ISSN (Print) - 0012-9976 | ISSN (Online) - 2349-8846

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To Be or Not to Be

This paper discusses some of the problems women face in gendering public policy. The paper elaborates on how women's collective identity can be forceful politically when backed by knowledge and gives examples of this from Karnataka. New developments in decentralisation of governance have opened possibilities for women's agency at the local level. Paradoxically, developments at the global level have the possibility of undermining this process. The author argues that we can only therefore confront this not by integrating into the existing development paradigm and attempting small changes at the local level but by evolving a different development paradigm that will ensure justice for the majority of the poor and women.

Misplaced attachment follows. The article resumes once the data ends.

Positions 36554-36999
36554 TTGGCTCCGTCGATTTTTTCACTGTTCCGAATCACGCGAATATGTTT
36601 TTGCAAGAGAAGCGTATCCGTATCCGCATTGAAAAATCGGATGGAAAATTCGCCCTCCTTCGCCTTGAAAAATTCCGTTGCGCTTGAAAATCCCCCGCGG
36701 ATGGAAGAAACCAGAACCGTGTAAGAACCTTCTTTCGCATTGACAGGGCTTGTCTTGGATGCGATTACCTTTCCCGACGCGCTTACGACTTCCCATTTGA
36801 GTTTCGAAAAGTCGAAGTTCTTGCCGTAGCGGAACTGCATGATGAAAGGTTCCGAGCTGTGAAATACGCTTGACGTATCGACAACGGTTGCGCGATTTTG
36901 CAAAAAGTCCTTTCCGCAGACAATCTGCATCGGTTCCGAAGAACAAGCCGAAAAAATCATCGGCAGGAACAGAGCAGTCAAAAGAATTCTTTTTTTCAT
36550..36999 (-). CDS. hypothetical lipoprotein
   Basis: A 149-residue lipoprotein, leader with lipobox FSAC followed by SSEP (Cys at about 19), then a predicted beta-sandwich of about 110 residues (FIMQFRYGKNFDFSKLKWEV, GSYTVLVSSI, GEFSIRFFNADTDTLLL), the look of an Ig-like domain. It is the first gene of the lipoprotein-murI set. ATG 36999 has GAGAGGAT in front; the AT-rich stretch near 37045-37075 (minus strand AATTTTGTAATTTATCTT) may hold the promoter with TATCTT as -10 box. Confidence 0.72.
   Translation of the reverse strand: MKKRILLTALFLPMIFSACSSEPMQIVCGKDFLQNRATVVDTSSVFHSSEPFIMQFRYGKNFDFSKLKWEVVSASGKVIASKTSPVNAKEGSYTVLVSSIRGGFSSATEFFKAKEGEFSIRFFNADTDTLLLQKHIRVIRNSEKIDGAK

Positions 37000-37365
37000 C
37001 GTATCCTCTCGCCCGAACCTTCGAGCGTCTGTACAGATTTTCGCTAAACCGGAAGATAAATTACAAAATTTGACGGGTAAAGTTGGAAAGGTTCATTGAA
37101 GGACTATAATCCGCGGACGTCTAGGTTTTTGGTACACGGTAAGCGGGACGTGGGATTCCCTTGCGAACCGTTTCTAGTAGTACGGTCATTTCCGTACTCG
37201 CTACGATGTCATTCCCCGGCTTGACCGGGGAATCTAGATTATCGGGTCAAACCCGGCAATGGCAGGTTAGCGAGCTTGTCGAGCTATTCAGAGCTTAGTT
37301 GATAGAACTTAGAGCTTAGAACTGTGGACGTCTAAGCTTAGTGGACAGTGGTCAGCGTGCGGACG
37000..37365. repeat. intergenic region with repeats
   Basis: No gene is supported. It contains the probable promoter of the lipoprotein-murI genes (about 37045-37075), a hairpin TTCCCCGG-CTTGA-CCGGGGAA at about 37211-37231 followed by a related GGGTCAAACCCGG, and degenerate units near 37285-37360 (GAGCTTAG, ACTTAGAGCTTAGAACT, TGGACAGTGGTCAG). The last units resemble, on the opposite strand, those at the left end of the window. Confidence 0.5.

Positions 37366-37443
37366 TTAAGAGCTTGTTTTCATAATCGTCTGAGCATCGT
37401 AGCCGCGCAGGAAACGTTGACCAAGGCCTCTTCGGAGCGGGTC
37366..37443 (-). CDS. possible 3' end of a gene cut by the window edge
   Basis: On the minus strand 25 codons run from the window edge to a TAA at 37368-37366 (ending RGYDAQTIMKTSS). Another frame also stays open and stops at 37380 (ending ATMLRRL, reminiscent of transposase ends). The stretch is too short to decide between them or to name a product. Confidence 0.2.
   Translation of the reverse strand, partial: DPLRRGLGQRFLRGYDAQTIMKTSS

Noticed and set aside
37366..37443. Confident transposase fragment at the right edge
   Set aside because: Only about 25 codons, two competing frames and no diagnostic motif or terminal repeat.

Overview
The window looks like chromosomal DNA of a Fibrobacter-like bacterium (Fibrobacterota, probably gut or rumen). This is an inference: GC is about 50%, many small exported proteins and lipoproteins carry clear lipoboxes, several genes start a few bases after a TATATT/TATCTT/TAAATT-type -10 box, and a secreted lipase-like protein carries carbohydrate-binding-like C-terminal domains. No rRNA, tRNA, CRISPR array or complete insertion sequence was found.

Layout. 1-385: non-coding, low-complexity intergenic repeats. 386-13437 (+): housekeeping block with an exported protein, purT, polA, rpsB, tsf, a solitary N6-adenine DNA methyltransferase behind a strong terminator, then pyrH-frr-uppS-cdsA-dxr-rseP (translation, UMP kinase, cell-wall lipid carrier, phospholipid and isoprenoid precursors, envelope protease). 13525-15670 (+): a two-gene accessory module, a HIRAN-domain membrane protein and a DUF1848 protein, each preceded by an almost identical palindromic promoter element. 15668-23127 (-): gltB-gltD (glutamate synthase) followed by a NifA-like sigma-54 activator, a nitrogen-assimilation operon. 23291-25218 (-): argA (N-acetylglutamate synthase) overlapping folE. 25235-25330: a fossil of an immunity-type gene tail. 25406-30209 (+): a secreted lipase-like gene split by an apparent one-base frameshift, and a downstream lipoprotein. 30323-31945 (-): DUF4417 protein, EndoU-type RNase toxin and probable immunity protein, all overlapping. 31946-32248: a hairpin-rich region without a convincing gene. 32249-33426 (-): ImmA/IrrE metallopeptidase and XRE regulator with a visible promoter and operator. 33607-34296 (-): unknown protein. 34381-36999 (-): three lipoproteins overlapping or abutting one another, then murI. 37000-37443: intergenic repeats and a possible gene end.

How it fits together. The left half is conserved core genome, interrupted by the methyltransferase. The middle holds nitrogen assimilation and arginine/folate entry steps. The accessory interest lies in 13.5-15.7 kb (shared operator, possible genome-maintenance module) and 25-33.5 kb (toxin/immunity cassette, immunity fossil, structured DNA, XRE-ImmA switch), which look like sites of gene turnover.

W omen face three problems in incorporating their concerns in public policy. Firstly, how can we have woman as an exclusive category given the heterogeneity among women. Women belong to all the classes, castes, religions, political ideologies and cultures in society. Thus to project an identity of woman as defined by feminine experience to represent a collective point of view or opinion is a challenge. Yet a case can and has been made for taking woman as a specific category (as an imaginary) on the basis of the fact that across these conventional divides various forms of discrimination converge. Indeed it was this recognition, namely, the experience of discrimination against women across all social groups, that led the pioneers on womens rights, the founding mothers of the UNs conventions, to craft the Convention on the Elimination of All Forms of Discrimination Against Women (CEDAW). The universality of discrimination against women gives them an identity across differences. But discrimination alone cannot overcome the other problems of gendering mentioned below [Morrisson and Jutting 2005].

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